This week I would like to share a few ‘bits’ from one of my favourite travel books. It's by a chap called Ted Simon (otherwise known as Jupiter) who, back in the 1970s, was the first person to drive around the world by motorbike.
In the days without our smartphones to tell us which way is ‘around’ (and a million other things) this was a true adventure. And, luckily for us, Ted Simon is a writer and chronicled his journey in his book ‘Jupiter's Travels’.
This means that by flicking through its pages we can now travel back to a different time (and world), get on the back of his Triumph and ride along this incredible journey with him - with the added benefit of not having to swallow quite so many bugs and, hopefully, not having to spend any time in prison.
And, if we make it - we can do it all again! Like Ted Simon did in 2002, this time at 69 years old. In ‘Dreaming of Jupiter’ his wheels spin once more as he retraces his steps, or tire tracks more accurately, and it's fascinating to see how the world has changed since his first ride.
But for this story I want to concentrate on Jupiter's first orbit and give you a little taste of the dusty deserts, starry night skies and, just in case you start to romanticise about it too much, I'll end with what sounds like a quite serious wipeout…
It's the journey, not the destination
To be worth making at all, a journey has to be made in the mind as much as in the world of objects and dimensions. [...] I am learning, as I make my way through my first continent, that it is remarkably easy to do things, and much more frightening to contemplate them. [...] What happened on the way, who I met, all that was incidental. I had not quite realised that the interruptions were the journey.
Come from space to teach you of the Pleiades
For three days and two nights I drift up the Nile along Lake Nasser. The sunrises and sunsets are so extraordinarily beautiful that my body turns inside out and empties my heart into the sky. The stars are close enough to grasp. Lying on the roof of the ferry at night, I begin at last to know the constellations, and start a personal relationship with that particular little cluster of jewels called the Pleiades, which nestles in the sky not far from Orion's belt and sword. Really, those stars, when they come that close, you have to take them seriously.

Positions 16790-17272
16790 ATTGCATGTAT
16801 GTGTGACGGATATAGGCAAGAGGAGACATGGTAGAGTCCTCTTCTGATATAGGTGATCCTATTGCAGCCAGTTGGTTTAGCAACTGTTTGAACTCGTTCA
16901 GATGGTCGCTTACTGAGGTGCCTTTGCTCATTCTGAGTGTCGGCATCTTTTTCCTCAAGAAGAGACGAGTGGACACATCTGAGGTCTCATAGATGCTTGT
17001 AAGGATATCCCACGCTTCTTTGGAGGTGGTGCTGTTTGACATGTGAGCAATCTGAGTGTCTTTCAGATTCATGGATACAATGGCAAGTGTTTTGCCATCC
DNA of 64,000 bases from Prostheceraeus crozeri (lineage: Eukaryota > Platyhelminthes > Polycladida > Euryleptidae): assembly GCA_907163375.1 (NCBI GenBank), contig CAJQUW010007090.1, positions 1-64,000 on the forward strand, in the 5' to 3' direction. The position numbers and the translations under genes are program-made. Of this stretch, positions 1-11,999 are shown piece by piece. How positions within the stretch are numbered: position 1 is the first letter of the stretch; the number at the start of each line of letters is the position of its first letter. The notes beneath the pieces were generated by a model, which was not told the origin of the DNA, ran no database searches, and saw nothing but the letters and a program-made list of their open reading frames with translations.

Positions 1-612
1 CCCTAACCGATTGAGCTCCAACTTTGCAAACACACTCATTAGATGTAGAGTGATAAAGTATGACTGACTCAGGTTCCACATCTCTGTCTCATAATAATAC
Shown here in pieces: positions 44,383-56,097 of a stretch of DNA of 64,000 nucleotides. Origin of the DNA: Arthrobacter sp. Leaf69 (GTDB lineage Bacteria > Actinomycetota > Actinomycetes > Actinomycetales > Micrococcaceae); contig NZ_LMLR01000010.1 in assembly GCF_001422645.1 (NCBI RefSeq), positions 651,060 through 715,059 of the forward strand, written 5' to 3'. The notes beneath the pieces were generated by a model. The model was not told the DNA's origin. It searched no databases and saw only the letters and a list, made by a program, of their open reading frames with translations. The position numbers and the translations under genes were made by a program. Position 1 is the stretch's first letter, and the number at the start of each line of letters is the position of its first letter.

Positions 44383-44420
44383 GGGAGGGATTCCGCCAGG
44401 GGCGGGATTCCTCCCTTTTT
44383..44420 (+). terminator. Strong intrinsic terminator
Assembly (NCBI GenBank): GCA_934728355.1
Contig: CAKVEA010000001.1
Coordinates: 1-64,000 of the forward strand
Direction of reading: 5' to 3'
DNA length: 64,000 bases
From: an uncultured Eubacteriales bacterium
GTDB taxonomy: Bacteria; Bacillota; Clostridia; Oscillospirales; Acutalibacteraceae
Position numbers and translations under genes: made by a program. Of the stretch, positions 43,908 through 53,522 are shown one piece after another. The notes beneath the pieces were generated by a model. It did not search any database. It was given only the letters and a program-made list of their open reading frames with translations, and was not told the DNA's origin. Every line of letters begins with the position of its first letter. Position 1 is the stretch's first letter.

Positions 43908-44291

There are other goodbyes too delicate and too fraught with emotion to be written about in passing, for I have lived a while. On my way down through Europe I learn the value of the love I am abandoning. At times I experience a degree of misery and hopelessness I have not known since adolescence. I wonder if I will have the capacity ever to bear such pain again. It occurs to me that may be the condition for perpetual youth.
Swallow the bugs
In spite of wars and tourism and pictures by satellite, the world is just the same size it ever was. It is awesome to think how much of it I will never see. It is not a trick to go round these days, you can pay a lot of money and fly round it nonstop in less than forty-eight hours, but to know it, to smell it and feel it between your toes you have to crawl. There is no other way. Not flying, not floating. You have to stay on the ground and swallow the bugs as you go. Then the world is immense. The best you can do is to trace your long, infinitesimally thin line through the dust and extrapolate.
So I steered a middle course and, gaining confidence, increased speed until I was doing nearly forty miles an hour in third gear. Then, quite unexpectedly, two sets of wheel tracks converged and intersected in front of me. I could not avoid them, nor could I stop. I bounced through the first track but nose-dived on the second. I saw it coming, and was interested to notice that I did not say 'Christ' or 'F***ing hell' or 'Here we go, my darling' or even 'Sic transit gloria.' I said: 'Oops!'